I mentioned a while ago that I have a few godchildren - three to date.
On Saturday I received an email from one of my closest, most long-standing friends, who lives in a different town so we don't see each other as much as I'd like.
She asked me to be godmother to her son, ODV.
This is how she started the email:
"I've been meaning to phone you about this for quite a while but keep wimping out. I was wondering if you would be willing to be O's god mother? I know you probably need it like a hole in the head at the moment and the thought of having to buy baby gifts and coo over someone elses baby is the last thing you fancy but in the longer term I'd really like him to have you."
This is a life time commitment and one that I'm sure she hasn't chosen lightly. To say I am flattered is an understatement. And, of course, I said yes immediately.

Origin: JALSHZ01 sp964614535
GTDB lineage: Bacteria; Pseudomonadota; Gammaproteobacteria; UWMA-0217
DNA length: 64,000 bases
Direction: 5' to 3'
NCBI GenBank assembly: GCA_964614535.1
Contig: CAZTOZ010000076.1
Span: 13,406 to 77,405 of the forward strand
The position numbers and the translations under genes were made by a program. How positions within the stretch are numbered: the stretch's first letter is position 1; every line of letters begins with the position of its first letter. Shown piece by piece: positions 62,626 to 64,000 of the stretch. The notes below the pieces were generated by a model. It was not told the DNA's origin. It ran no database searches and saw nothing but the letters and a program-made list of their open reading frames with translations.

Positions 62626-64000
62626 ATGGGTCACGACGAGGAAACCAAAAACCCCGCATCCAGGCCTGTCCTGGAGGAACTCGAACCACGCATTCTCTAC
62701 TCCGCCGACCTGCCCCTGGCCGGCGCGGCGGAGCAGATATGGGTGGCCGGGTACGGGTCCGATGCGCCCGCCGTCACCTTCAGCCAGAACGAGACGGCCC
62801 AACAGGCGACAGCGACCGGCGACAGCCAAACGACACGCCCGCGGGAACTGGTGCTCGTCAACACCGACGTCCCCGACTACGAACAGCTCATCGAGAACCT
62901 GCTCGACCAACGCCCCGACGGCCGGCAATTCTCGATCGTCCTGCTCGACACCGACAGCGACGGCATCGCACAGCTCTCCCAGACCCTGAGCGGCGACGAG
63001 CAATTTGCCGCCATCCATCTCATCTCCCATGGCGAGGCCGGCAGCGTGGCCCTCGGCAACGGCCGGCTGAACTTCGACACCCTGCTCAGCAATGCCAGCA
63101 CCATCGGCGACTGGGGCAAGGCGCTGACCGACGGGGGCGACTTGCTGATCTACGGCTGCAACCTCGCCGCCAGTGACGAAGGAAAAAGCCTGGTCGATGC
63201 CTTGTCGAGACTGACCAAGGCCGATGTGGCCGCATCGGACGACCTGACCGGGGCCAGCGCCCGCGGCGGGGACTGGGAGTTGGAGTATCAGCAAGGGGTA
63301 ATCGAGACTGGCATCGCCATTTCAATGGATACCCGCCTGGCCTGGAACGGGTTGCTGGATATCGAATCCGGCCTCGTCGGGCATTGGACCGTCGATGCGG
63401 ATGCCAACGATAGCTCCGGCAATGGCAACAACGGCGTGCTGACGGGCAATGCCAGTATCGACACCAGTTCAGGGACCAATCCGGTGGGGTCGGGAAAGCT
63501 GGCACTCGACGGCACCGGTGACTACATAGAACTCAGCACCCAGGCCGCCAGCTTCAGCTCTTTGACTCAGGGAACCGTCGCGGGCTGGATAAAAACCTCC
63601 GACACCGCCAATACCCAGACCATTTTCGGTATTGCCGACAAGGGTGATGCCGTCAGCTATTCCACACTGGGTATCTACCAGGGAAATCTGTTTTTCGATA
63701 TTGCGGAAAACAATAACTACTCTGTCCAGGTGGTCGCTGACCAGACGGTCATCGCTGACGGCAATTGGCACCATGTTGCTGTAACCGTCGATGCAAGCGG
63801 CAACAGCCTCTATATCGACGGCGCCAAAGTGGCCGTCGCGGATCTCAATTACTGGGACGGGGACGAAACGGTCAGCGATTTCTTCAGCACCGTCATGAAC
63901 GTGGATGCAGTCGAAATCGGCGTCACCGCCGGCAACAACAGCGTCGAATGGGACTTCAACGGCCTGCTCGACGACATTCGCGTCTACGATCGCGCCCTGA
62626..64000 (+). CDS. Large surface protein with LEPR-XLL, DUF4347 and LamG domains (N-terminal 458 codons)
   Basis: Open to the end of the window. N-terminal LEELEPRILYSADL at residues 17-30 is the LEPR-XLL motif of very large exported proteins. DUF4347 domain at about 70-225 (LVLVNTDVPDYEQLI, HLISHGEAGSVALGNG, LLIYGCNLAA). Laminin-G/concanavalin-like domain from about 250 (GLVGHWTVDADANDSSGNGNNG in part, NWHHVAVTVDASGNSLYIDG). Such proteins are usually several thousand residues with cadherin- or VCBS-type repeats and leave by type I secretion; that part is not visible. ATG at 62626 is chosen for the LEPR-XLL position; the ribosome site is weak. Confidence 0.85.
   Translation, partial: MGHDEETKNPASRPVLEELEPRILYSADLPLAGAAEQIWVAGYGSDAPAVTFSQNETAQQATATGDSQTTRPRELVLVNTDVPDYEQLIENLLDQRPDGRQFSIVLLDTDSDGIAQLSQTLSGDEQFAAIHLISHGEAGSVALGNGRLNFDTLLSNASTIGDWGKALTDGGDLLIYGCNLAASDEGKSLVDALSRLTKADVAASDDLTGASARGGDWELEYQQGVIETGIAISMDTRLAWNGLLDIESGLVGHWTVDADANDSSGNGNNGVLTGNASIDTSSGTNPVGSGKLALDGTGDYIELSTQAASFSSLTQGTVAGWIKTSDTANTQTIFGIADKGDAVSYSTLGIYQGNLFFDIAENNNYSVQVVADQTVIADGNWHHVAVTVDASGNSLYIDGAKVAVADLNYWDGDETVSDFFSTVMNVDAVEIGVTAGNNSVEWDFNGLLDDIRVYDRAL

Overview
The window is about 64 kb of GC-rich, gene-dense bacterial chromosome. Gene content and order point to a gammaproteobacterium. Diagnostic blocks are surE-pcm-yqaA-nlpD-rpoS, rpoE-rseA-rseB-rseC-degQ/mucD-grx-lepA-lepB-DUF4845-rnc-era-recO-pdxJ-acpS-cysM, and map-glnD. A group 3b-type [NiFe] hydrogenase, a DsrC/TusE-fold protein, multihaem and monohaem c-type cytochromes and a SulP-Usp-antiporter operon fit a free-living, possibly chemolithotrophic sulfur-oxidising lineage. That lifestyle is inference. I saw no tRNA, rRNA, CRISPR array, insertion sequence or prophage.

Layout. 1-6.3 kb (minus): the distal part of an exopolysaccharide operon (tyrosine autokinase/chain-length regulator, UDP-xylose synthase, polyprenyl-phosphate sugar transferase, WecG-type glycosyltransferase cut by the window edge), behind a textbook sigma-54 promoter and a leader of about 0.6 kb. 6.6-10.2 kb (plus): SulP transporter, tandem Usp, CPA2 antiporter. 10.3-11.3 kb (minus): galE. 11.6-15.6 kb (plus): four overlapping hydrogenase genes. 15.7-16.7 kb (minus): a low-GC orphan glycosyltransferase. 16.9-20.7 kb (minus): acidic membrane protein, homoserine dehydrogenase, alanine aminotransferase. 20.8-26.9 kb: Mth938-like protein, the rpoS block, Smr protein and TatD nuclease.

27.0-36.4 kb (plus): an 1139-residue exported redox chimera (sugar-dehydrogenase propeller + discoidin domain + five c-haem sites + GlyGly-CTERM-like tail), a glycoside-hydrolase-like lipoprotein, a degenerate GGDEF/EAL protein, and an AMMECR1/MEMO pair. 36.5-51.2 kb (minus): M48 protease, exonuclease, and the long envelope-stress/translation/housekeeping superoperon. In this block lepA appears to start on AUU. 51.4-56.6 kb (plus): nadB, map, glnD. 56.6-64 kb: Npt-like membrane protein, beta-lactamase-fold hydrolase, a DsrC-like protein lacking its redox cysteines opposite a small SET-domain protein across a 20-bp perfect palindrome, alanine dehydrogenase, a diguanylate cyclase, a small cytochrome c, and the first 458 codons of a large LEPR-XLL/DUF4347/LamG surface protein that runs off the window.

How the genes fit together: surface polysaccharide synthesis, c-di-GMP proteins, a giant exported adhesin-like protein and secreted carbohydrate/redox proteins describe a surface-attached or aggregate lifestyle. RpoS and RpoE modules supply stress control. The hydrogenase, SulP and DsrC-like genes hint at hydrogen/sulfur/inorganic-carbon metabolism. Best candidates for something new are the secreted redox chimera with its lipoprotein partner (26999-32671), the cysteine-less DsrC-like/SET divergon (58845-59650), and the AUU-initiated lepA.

I love the way she is thinking of the longer term she knows I'll have children one day, and doesn't want the fact that this year, next year, the year after (please no!) might be difficult to prevent me being his godmother for ever.
But what this email did was made me really proud of my friends. I've read on so many different blogs about people whose friendships have been severely strained by having to commiserate about pregnancy symptoms or forced to go to the baby showers (shudder) of casual acquaintances.
In contrast, the support of my child-bearing friends has been brilliant. They know what I am missing out on and don't try and make me feel better by telling me how lucky I am to be able to go out when I want and how I should appreciate lie-ins. But neither do they exclude me and avoid mentioning the word baby just in case I can't cope.
I just wonder if they realise that should the worst happen, and I don't have children, they are condemning their kids - my god children - to looking after me in my dotage.
That, and I'm rubbish at choosing presents for children between the ages of 8 and 16.